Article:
“Domestic violence is the most prevalent crime that police come in contact with and is the number one source of violent crime against women and children,” says Richard Johnson, Assistant Professor of Criminal Justice. In one year 1.3 million women in the U.S. are physically assaulted by a spouse or intimate partner; of the 3,800 women murdered annually, 33 percent are the result of domestic violence. Further, domestic violence contributes to other crimes–the vast majority of inmates in U.S. prisons grew up in abusive environments.
In an attempt to understand what happens in domestic violence calls, Johnson has pursued three general lines of inquiry: the likelihood of assault on a police officer, analysis of firearms incidences and the possibility of predicting a physical assault on an officer.
Domestic violence is the crime that police officers encounter most often, Johnson notes. In the late 60s, the U.S. Department of Justice said that it was the most dangerous call a police officer could make. But there were no data. Studies conducted in the 80s found that statement not to be true (because the databases of the time did not separate the types of calls); academicians thus began to play down the dangers of domestic violence. The problem was, even if domestic violence was third or fourth on the list (after ambush, robberies and traffic stops), it was still dangerous and still the cause of police deaths. When he examined the data, he found that, from 1980 through 2006, 514,711 officer assaults occurred nationally. By extrapolating from other research, Johnson was able to calculate that domestic violence is the cause of 113,236 officer assaults. That statistic, if correct, means that 4,194 assaults occur each year on officers handling domestic violence cases. “Clearly,” he says, “domestic violence calls are not danger free.”
Further, Johnson notes, whereas officer murders have decreased for a number of reasons (better protective gear, better training, better weaponry), he found that officer survival statistics in domestic violence cases have remained stable. When he analyzed FBI data and searched newspaper accounts for the years 1999 through 2003, he found 143 firearm assaults on 225 officers responding to domestic violence calls. Of those, at least one officer was wounded in 67 of the incidents and one officer killed in 27.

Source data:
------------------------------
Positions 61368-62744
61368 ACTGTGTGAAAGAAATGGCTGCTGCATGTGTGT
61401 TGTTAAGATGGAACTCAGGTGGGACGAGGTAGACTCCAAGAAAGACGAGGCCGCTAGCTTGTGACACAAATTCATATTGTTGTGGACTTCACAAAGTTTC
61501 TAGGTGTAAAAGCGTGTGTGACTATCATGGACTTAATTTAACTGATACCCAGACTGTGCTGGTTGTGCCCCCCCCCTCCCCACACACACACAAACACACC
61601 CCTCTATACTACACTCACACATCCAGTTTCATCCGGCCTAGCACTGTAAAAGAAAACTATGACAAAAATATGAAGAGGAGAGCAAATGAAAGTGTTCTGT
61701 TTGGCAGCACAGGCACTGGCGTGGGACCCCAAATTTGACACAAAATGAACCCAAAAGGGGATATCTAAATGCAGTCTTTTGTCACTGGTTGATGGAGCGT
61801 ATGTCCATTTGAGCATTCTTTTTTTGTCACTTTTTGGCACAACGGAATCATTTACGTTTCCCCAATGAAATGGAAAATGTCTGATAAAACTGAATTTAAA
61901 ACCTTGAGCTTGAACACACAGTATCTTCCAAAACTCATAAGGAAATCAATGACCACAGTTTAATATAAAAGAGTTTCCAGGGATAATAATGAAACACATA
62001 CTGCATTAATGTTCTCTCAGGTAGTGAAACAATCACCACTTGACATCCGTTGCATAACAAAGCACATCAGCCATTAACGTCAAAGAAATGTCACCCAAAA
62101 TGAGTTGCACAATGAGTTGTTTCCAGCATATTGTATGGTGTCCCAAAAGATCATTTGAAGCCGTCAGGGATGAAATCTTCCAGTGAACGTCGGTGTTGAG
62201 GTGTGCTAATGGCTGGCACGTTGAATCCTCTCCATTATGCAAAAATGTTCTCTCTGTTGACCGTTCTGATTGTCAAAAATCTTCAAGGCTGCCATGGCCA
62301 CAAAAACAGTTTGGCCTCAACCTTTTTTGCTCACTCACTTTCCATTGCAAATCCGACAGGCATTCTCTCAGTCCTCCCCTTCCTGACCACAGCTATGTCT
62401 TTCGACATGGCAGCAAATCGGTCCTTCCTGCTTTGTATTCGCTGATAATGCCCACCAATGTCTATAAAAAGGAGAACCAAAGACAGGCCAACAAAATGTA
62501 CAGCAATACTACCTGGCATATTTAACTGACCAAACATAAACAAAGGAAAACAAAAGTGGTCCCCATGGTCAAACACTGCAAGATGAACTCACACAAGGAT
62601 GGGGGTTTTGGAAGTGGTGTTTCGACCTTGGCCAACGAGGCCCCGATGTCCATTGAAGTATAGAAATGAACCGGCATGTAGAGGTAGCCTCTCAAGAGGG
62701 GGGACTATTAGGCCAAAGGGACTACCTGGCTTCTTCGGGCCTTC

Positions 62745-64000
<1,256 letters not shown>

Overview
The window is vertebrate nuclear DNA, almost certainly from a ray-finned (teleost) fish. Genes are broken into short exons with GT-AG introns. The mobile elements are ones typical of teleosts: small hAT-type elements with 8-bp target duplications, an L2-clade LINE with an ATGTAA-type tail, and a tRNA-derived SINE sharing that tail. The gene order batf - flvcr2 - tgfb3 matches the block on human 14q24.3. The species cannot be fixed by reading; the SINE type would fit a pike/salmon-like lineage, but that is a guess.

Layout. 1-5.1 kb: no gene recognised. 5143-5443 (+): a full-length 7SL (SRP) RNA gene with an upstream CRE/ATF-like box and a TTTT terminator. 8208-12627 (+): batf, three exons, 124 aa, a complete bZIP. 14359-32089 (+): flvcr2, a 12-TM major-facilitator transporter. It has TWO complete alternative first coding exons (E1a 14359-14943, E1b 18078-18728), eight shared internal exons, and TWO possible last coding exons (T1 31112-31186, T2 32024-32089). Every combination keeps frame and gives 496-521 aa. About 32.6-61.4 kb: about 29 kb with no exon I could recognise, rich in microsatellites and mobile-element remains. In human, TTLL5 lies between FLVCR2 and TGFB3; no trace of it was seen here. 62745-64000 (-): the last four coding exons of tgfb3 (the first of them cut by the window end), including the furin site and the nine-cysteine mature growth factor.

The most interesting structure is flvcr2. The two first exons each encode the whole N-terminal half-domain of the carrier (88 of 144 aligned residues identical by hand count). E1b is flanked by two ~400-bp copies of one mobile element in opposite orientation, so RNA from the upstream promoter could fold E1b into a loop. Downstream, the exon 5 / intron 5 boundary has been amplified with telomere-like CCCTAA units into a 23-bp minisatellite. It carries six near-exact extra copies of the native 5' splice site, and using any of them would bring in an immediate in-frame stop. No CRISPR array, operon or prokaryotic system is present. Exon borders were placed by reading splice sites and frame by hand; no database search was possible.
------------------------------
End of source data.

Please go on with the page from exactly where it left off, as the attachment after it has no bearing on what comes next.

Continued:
To determine survival characteristics in domestic violence cases, Johnson analyzed the 143 firearm assaults as to the day of week, time of day, place, type of weapon, presence of witnesses, offender background, and officer behavior. He found that survival was mostly under officer control—in particular, was the officer wearing body armor. Johnson also found that officers are twice as likely to survive an attack with every yard distant from the shooter; officers are also twice as likely to survive if they are able to return fire.
Johnson subsequently wanted to determine if he could use existing data to predict officer assaults. What are the characteristics of domestic violence calls that lead to assaults on officers? When he examined assailant characteristics, he found a one in four chance of assault if five distinct variables were present: (1) unemployment, (2) residence with the victim, (3) alcohol use (drugs seem not to be an issue), (4) property damage, and (5) hostile demeanor. If none of those characteristics were present, no assault occurred in any of the cases in the study.
These results led Johnson to develop a training presentation to help law enforcement officers screen calls for the level of danger. Dispatchers can be trained to collect details from the caller. The presentation has been mailed to all police departments in the Midwest that employ 500 or more officers. Several states have incorporated the presentation into in-service training on a statewide basis and several municipalities have also independently adopted the program.
“It’s important to remember,” Johnson says, “that even though domestic violence does not result as many assaults and murders as some other police duties, it still presents dangers. We need to do anything we can to predict a dangerous situation and save lives.”
Johnson became interested in police encounters with domestic violence as a consequence of his service as first a patrol officer, then a probation officer and finally a criminal investigator assigned to child sexual assault cases. “It took an emotional toll,” he says. Since he enjoyed teaching and writing and had taught at a community college and written for police journals, he decided academic life would suit.